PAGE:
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2004 | 48 | 1 | 1-16

Article title

Meaning in communication and in human mind


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An analysis is given of the interrelationship of human mind and communication on the basis of the meaning as an psychological concept. Meaning in the mind expresses the context under which the mental life goes on. Cognitive processes include meanings as interpretations of mental representations. Emotions include meanings as appraisals of situations from the point of view of benefit or menace. Regulations of behaviour and activity include meanings within purposefulness of volitional processes. The significant nature of the mind as a whole was characterized by L. S. Vygotsky and later on by A. N. Leontiev as the interrelation of meaning and sense, by C. Osgood as connotative meanings, i.e. correlations between organismic states and signs, and by J. Bruner as the intentional states realized through participation in the systems of culture. Communication, especially the verbal one, contains generalized meanings. When analyzing the emergency of speech acts different authors show that the formulation of communicative message is preceded by intention, basic scheme of utterance, inner sense, deep layer, conceptual structure, or mental model. The common denominator of these different concepts is the generality of intended message before its formulation, i.e. the generality of relevant meanings. Already the triadic theory of sign by C. S. Peirce contributed to the clarification of the general nature of schemes or meanings. According to him every genuine triad involves the idea of 'every possible something', and therefore of generality. The general nature of the meaning is given by the generalized social experience contained in it. This experience is the part of the culture as the complex of learned and shared systems of meanings. The role of the group in the arising, functioning, and development of meanings was showed already by F. Bartlett. The meaning becomes according to him real when it becomes the convention of the group. The process of conventionalisation is connected with the taking over of the cultural element by one group from the other. The nature of the meaning as the generalized social experience is connected with at least the triadic (and multiple) communication. The group character of triadic (and multiple) communication enables the alternation of immediate participation in communicative process and of the side view, from the observer‘s standpoint. The communication interconnects thus through generalized meanings the significant nature of the mind with group and sociocultural processes.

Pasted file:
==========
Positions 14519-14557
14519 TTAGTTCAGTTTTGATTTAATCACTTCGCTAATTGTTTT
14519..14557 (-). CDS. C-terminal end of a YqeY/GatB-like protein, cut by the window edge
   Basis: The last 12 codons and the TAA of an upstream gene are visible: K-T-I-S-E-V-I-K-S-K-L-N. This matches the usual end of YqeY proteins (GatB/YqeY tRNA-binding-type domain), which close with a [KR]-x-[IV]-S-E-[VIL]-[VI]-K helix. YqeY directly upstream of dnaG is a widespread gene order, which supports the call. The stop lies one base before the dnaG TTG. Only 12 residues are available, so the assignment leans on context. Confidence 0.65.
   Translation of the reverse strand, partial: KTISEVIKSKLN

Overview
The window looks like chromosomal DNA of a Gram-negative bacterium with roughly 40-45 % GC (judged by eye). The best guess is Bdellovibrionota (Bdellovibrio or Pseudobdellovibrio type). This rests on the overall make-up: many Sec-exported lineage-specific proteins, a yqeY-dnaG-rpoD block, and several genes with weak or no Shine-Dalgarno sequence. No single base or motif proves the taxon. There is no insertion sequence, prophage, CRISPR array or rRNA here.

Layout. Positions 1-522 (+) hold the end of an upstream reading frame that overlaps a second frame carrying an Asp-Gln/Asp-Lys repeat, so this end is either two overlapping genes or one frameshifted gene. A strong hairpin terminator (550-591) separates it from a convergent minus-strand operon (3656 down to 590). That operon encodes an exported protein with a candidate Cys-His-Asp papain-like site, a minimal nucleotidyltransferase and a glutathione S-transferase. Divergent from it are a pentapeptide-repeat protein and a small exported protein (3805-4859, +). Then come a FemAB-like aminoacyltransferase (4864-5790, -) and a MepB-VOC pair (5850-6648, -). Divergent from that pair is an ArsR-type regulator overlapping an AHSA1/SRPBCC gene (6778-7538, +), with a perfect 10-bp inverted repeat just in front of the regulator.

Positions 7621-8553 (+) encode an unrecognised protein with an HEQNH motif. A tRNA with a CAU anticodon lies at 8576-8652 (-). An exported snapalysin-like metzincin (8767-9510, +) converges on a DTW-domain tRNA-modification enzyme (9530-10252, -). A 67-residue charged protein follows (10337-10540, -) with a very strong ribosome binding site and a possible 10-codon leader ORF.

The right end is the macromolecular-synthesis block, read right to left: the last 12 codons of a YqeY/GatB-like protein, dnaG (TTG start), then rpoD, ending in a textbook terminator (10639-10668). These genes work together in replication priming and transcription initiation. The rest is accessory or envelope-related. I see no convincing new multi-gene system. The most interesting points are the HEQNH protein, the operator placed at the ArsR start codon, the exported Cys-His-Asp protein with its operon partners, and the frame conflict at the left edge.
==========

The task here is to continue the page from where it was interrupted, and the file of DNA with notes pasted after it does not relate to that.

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  • J.Janousek, Katedra psychologie Filosofické fakulty UK v Praze, Celená 20, 110 00 Praha 1, Czech Republic


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